The world’s financial system has become dangerously unstable and faces an avalanche of bankruptcies that will test social and political stability, according to a leading global banker.
William White, chairman of the OECD’s review committee and former chief economist of the Bank for International Settlements, who suggests the stresses in the financial system are now “worse than it was in 2007”.
Speaking to the UK Telegraph’s Ambrose Evans-Pritchard before the start of the World Economic Forum in Davos, White warned that macroeconomic ammunition to fight further economic downturns is essentially “all used up”.
“Debts have continued to build up over the last eight years and they have reached such levels in every part of the world that they have become a potent cause for mischief,” he told the Telegraph.
“It will become obvious in the next recession that many of these debts will never be serviced or repaid, and this will be uncomfortable for a lot of people who think they own assets that are worth something.”
Instead of pondering whether or not bankruptcies will occur, White suggests the only question that needs to be answered is “whether we are able to look reality in the eye and face what is coming in an orderly fashion, or whether it will be disorderly”.
White suggests that the US Federal Reserve, fresh from raising interest rates for the first time in nearly a decade in December, is now in a “horrible quandary”, carrying the unenviable task of trying to foster an economic recovery while moving away from ultra-easy monetary policy settings.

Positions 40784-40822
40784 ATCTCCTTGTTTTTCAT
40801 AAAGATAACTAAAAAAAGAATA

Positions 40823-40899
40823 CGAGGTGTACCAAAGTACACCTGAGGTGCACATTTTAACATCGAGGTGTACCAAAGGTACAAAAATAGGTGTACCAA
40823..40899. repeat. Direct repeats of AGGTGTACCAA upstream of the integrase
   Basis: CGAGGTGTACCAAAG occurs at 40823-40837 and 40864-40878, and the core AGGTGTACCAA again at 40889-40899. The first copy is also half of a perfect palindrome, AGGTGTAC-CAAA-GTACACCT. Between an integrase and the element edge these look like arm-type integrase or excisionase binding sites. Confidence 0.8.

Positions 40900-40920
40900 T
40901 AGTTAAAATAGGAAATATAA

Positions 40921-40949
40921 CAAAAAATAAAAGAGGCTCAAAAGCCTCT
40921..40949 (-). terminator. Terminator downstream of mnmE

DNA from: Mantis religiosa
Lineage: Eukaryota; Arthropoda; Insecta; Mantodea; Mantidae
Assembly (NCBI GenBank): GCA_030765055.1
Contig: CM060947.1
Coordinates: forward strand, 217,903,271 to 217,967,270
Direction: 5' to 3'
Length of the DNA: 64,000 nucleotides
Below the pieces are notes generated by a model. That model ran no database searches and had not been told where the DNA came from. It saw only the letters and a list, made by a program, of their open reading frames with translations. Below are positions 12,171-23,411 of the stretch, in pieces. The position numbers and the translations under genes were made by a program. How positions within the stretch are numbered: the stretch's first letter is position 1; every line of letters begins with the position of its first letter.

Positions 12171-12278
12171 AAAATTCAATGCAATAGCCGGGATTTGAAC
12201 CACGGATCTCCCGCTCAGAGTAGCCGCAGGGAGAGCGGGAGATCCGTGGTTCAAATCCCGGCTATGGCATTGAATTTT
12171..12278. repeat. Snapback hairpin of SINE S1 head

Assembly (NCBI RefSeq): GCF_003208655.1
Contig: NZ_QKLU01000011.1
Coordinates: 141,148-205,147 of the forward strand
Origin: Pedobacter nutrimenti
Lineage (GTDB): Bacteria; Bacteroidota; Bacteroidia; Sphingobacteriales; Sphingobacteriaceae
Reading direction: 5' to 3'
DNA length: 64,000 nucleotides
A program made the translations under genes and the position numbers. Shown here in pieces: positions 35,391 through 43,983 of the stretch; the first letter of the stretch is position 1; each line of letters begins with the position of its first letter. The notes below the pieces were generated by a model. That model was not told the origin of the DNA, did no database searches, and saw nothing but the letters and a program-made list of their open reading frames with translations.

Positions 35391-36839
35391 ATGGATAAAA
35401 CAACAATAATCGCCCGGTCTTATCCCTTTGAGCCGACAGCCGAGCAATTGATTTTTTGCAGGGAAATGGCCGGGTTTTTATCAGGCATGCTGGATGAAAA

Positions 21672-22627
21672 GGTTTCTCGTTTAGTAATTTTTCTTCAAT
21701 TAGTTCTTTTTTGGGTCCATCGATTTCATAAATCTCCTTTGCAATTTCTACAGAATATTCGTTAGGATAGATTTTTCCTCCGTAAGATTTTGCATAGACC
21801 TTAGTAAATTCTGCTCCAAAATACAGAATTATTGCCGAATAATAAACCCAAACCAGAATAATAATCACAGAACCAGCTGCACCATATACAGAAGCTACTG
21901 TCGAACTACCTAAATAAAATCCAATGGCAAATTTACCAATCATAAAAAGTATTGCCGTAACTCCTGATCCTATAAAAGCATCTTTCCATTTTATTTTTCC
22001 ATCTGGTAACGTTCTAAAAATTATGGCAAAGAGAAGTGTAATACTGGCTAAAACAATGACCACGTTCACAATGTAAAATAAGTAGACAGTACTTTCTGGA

He believes that easy money policy settings from the Fed, and others such as the European Central Bank and Bank of Japan, simply brought spending forward from the future, creating dangerous cycle that is now losing its potency to spur demand.
“By definition, this means you cannot spend the money tomorrow,” he told the Telegraph.
Aside from being demand forward in developed economies, another consequence was to exacerbate asset bubbles in emerging markets such as Asia, pushing asset prices higher on the back of what was – at the time – cheap US dollar denominated debt.
According to Evans-Pritchard, this saw combined public and private debt in emerging markets surge to 185% of GDP, up an alarming 35 percentage points since the peak of the previous credit cycle in 2007.
In OECD nations a debt boom of a similar scale also occurred, taking the overall debt-to-GDP ratio for 34-member group to 265%.
China, at the epicentre of market concerns in recent months, has seen its debt loading climb from 158% of GDP to over 282% over the same period according to analysis from Bank of America-Merrill Lynch.
The chart below reveals the alarming acceleration in the nation’s debt loading.
It’s little wonder that White, and others, are concerned.
Debt has ballooned while global growth has slowed to a crawl – all at a time when many central banks are already pushing the absolute limits of what stimulus monetary policy can deliver.
If monetary policy, after creating the issue, is no longer in a position to solve it, what can possibly be done to address the situation?
White believes governments hold the key, telling the Telegraph that “they should return to fiscal primacy – call it Keynesian, if you wish – and launch an investment blitz on infrastructure that pays for itself through higher growth”.
It’s a controversial call, particularly as it would almost certainly require governments to take on even greater amounts of debt.
You can read more from Evans-Pritchard’s excellent piece here.
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